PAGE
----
The judge set an August 29 trial date and will decide next Friday whether to grant the self-confessed terrorist bail. The immigration trial is seen by Venezuela as a stalling tactic to obstruct the far more serious issue of extradition.
“The US government should not believe that, because it is delaying the process, the people are going to give in,” said Nicolas Maduro, president of the Venezuelan parliament. This week, Maduro announced that a parliamentary delegation had been sent to Washington to demand Posada’s extradition.
That message was echoed by protesters around the world, with millions taking to the streets in Cuba and Venezuela. Outside the El Paso courtroom on Monday and in 13 other cities across the US, demonstrations were held by anti-war coalition ANSWER.
On the same day, solidarity activists from Cuba, Venezuela, Colombia and Bolivia campaigns picketed the US embassy in London. Protests have also been held in Mexico, Spain, Portugal and the Philippines.
The problem for Bush is that, if he backs down, it will be seen as a major propaganda victory for Chavez and Castro, whom he views as deadly enemies. Both are left-wing charismatic leaders who give their people hope instead of fear and invest their nations’ resources in health care and education rather than weapons and the stock-market.
The US backed a failed coup against Chavez in 2002 and it has consistently labeled him a “negative force.” As well as providing an energy lifeline to Cuba by bartering oil for doctors, he has successfully torpedoed the neoliberal FTAA agreement, promoting his own “Bolivarian” alternative based on co-operation not competition between countries. The US imports 15 per cent of its oil from Venezuela.
Luis Posada is an old man who has dedicated his life to terrorising progressive movements in Latin America on behalf of the US. But one of the most dramatic allegations against him centres around some terrorism a little closer to home. Compelling evidence exists suggesting that Posada was part of the team that assassinated John F Kennedy, on whom he blamed the Bay of Pigs fiasco.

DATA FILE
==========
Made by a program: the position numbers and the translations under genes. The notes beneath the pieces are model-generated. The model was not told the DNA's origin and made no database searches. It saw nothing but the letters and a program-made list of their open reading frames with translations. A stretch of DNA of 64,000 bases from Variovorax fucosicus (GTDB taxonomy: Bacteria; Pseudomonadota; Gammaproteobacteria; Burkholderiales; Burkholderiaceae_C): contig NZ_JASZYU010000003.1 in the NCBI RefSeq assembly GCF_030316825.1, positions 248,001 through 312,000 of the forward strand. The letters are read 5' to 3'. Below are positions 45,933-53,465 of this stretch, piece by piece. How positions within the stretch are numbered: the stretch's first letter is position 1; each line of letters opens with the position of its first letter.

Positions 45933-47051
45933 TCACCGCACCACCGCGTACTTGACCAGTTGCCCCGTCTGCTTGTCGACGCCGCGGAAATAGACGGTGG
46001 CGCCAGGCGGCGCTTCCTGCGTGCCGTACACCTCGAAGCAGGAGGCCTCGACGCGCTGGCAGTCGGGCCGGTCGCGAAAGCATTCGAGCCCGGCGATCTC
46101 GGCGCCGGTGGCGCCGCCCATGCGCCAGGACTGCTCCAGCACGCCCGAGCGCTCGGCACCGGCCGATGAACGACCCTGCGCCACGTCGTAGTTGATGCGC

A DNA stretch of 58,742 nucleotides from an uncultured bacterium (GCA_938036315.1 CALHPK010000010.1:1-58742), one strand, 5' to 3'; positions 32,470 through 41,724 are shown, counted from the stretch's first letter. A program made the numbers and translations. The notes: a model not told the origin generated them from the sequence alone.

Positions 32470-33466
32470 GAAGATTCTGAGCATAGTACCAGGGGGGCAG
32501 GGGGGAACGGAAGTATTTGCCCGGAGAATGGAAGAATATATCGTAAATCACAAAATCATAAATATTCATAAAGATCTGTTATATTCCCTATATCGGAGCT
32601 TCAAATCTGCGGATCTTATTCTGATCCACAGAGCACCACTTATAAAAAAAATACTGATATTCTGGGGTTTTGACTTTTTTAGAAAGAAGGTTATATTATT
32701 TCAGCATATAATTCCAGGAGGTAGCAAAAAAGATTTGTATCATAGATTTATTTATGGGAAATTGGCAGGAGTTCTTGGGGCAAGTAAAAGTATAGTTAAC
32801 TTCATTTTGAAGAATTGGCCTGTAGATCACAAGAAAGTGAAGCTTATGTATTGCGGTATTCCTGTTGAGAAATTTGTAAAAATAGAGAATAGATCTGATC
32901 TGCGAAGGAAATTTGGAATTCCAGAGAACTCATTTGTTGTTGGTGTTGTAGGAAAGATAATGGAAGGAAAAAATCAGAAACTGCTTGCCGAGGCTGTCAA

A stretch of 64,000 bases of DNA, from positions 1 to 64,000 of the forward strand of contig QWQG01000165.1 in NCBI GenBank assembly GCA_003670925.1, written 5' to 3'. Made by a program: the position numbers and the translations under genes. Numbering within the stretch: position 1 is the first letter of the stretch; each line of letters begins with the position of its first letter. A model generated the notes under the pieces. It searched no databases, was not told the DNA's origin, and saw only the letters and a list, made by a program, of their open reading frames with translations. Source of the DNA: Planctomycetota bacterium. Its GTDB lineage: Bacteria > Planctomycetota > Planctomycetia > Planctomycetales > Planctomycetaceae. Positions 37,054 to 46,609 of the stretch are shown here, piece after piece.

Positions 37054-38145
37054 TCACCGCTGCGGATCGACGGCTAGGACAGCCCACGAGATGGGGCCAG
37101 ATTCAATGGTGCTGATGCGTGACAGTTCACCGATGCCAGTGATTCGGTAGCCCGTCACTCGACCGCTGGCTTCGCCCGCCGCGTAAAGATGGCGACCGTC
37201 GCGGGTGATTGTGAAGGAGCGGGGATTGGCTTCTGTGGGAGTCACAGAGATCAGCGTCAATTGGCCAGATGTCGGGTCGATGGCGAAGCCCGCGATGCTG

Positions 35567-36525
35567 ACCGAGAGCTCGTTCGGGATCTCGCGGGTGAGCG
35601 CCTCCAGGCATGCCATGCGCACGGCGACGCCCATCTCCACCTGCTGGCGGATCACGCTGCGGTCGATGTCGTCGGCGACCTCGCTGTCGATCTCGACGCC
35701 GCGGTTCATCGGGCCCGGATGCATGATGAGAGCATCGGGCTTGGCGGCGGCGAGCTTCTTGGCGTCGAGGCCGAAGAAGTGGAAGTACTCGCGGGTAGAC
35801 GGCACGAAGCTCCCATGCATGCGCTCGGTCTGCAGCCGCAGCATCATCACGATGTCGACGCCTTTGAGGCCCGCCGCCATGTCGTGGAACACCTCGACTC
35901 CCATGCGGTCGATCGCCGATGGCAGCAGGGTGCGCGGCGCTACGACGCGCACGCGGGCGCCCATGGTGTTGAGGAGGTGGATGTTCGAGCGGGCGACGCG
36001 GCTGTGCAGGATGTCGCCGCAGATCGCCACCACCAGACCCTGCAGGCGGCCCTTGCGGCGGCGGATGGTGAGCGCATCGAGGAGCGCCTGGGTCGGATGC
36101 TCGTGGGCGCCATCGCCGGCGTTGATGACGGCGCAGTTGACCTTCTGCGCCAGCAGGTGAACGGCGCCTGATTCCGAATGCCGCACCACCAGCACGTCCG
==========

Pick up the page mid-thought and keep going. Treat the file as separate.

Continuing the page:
“Who, in 1963, had the resources to assassinate Kennedy? Who had the means and who had the motives to kill the US president?” asks Fabian Escalante, former head of Cuban counter-intelligence. “CIA agents from Operation 40 who were rabidly anti-Kennedy.”
Maria Lorenz was briefly Castro’s lover before being recruited by the CIA. In 1985, she testified under oath that, the week before the JFK assassination, she travelled from Miami to Dallas with members of Operation 40 in two cars carrying weapons in the boots.
In a videotaped interview made shortly before he died, Chauncy Holt, a self-confessed CIA asset and mobster, identified Posada as one of the Cuban exiles who were in Dealey Plaza at the time of the assassination.
Whether he was involved or not, it is clear that Luis Posada is a dangerous, vicious psychopath who should not be able to freely wander the streets no matter who he works for. As Chavez puts it, “The US has no choice, either send him to Venezuela or be seen by the world as protecting terrorism.”
The US corporate elite, who are no fans of Chavez themselves, seem to agree that Posada must be sent to Venezuela or US credibility in the “war on terror” will be completely lost. All major newspapers support the extradition, even the right-wing Miami Herald — aka the “Coup-plotters’ Journal.”
Bush himself put it best when he said bluntly, shortly after September 11, “If you harbour terrorists, you are terrorists.” But will the CIA ever let someone as knowledgeable as Posada spill the beans on all their dirty tricks over these last four decades in Latin America?